BOZEMAN – A Montana State University graduate who received a national award last year has now won the highest honor the United States government gives to science and engineering professionals in the early stages of their independent research careers.
Justin Runyon, an entomologist on the MSU campus, was one of 102 researchers chosen to receive the latest Presidential Early Career Award for Scientists and Engineers (PECASE) and one of only three recipients nominated through the U.S. Department of Agriculture. A White House press release said the awards ceremony will be held sometime this year in Washington, D.C.
“I have no idea how they made the decision, but I’m glad,” said Runyon, 37.
Deborah Finch, Runyon’s supervisor at the Rocky Mountain Research Station, said the PECASE honors Runyon for “outstanding and sustained accomplishments that significantly increased knowledge in biocontrol of invasive species, chemical ecology of plants, and insect diversity and taxonomy.
“Justin has a bright future owing to his strong ability to tease out the intricacies of relationships between plants and insects and his aptitude for building collaborative research projects,” Finch said.
Runyon said the fact that he won the 2012 Early Career Scientist Award from the U.S. Forest Service could have contributed to his PECASE selection. He has also published papers in major scientific journals, including Proceedings of the Royal Society and Science. The first is an international journal that published Runyon’s findings about a new type of fly. The second – the world’s leading journal of original scientific research, global news and commentary – ran his paper about parasitic plants.
When Runyon was in his 20s and working on his master’s degree at MSU, he and entomologist Richard Hurley discovered a new type of long-legged fly that lives in Arizona, in large, dark cavities formed by overhanging rocks near streams. The male’s left wing is larger and a different shape than the right wing. As a result, the entomologists named it Erebomyia exalloptera. Erebos, in Greek mythology, is the dark place under the Earth through which the dead pass before entering Hades. The second part of the name is Greek for “quite different wings.”
In his 2006 paper in Science, Runyon and his collaborators at Pennsylvania State University explained how parasitic plants use chemical cues to guide them to their host. The parasitic plants can even pick between potential hosts based on those chemicals. They can tell the difference between tomatoes and wheat, for example.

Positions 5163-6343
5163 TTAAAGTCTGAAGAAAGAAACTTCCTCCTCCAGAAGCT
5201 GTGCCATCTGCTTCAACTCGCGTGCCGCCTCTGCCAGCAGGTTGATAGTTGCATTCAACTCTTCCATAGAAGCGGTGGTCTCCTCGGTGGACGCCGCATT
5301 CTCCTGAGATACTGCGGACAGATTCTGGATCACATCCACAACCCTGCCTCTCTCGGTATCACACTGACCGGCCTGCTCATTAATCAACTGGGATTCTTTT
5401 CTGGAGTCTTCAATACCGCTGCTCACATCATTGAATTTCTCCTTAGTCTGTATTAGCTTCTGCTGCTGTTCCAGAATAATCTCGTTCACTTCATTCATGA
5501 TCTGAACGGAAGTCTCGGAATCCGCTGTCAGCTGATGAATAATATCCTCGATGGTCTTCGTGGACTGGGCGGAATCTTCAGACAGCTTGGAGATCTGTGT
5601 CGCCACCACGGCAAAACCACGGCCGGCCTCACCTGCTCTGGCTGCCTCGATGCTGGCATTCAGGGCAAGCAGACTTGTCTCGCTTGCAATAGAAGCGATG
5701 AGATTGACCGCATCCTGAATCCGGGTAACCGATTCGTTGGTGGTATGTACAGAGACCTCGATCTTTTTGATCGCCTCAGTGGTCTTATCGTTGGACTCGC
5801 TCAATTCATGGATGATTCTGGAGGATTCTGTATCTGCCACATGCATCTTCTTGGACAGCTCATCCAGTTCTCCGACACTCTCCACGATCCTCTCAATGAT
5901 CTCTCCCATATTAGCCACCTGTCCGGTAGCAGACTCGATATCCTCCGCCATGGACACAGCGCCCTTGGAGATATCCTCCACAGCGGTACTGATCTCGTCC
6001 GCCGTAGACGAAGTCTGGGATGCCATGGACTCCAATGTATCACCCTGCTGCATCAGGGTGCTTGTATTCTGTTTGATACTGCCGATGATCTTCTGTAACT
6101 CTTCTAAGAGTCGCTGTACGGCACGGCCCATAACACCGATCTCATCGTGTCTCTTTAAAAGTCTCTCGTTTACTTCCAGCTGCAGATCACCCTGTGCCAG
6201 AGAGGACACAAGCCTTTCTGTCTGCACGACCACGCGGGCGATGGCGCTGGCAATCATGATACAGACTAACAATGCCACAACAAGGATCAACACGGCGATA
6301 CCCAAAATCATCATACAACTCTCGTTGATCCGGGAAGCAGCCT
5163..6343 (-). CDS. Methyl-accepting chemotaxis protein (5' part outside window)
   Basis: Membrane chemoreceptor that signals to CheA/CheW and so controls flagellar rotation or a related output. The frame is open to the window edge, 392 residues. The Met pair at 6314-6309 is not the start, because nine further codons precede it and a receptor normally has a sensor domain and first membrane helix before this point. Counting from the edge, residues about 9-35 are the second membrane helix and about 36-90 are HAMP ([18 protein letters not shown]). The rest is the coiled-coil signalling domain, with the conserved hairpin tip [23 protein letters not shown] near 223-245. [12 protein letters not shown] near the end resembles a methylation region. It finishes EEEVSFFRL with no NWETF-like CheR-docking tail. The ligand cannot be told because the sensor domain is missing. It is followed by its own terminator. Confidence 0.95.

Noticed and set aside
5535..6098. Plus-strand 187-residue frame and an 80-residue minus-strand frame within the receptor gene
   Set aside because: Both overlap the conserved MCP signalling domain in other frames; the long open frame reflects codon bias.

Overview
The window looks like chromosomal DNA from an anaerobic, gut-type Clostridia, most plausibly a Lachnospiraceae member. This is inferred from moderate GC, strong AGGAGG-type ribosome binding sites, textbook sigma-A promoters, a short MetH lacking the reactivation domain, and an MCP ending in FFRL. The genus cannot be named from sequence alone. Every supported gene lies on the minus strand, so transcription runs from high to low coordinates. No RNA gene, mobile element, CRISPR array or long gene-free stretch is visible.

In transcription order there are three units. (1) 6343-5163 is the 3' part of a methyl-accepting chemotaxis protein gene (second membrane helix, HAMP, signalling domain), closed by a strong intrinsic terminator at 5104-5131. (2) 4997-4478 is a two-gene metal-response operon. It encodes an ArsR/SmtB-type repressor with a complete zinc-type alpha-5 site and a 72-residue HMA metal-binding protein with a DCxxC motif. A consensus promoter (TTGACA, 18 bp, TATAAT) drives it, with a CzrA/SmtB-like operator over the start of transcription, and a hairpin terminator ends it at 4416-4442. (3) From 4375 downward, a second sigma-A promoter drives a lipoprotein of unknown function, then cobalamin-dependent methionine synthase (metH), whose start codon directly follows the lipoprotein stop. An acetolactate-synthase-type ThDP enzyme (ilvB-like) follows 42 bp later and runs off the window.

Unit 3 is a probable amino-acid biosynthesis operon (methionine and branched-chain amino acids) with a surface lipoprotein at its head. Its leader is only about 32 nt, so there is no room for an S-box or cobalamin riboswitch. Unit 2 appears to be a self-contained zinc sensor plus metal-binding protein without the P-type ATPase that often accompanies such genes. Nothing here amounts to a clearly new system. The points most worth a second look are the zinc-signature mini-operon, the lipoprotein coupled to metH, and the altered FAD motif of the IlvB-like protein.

“We expect these findings to have broad implications for research in a variety of fields, including chemical ecology, parasite-host interactions, and plant biology,” Runyon said. “Moreover, these results provide knowledge that may be useful in developing new tactics for controlling parasitic plants that attack agricultural crops.”
Runyon said he has always been interested in nature, perhaps because he grew up exploring the woods around his house near Clintwood, Va. He lived in the southwest part of the state, where his grandfathers worked in the coal mines and his family still lives. As a third grader, Runyon was obsessed with planets and astronomy. In fifth grade, he became hooked on bugs.
Runyon earned his bachelor’s degree in entomology from the University of Virginia’s College at Wise, then enrolled at MSU for graduate school. He had never been west of the Mississippi, but he came to Montana because of an undergraduate instructor who had attended graduate school in Montana. The instructor hadn’t been back in 35 years, but he couldn’t stop talking about Montana, Runyon said. His enthusiasm was infectious.
Runyon earned his master’s degree from MSU in 2001. David Weaver, an associate professor in the Department of Land Resources and Environmental Sciences and Runyon's major professor at MSU, then hired Runyon as a research associate to manage his lab. Runyon worked there until 2003. From there, he went to Pennsylvania State where he earned his doctorate in entomology in 2008. When a federal job opened up in Bozeman, Runyon said he jumped at the chance to return.
“I haven’t regretted one second of it,” he said. “I really like Montana.”
Runyon is now a research entomologist for the Rocky Mountain Research Station, a branch of the U.S. Forest Service and located on the east side of the MSU campus. Runyon is also an associate Curator of Diptera in the Montana Entomology Collection and an adjunct/affiliate in MSU’s Department of Plant Sciences and Plant Pathology and the Department of Ecology. He collaborates regularly with MSU faculty members.
Most of his work involves trying to understand the role that chemistry plays in interactions between insects and plants, then apply those lessons to biological control, Runyon said. He also conducts research on bark beetles and fire, and interactions between plants and pollinators. One of his favorite jobs is classifying flies.
Runyon is the fifth person affiliated with MSU to win a PECASE award, but the first entomologist. The fact that he won is exciting, but it also challenges him to continue to conduct good science, Runyon said.
“People will expect more of me now,” he said. “I don’t know if that’s a positive or a negative.”
Evelyn Boswell, (406) 994-5135 or email@example.com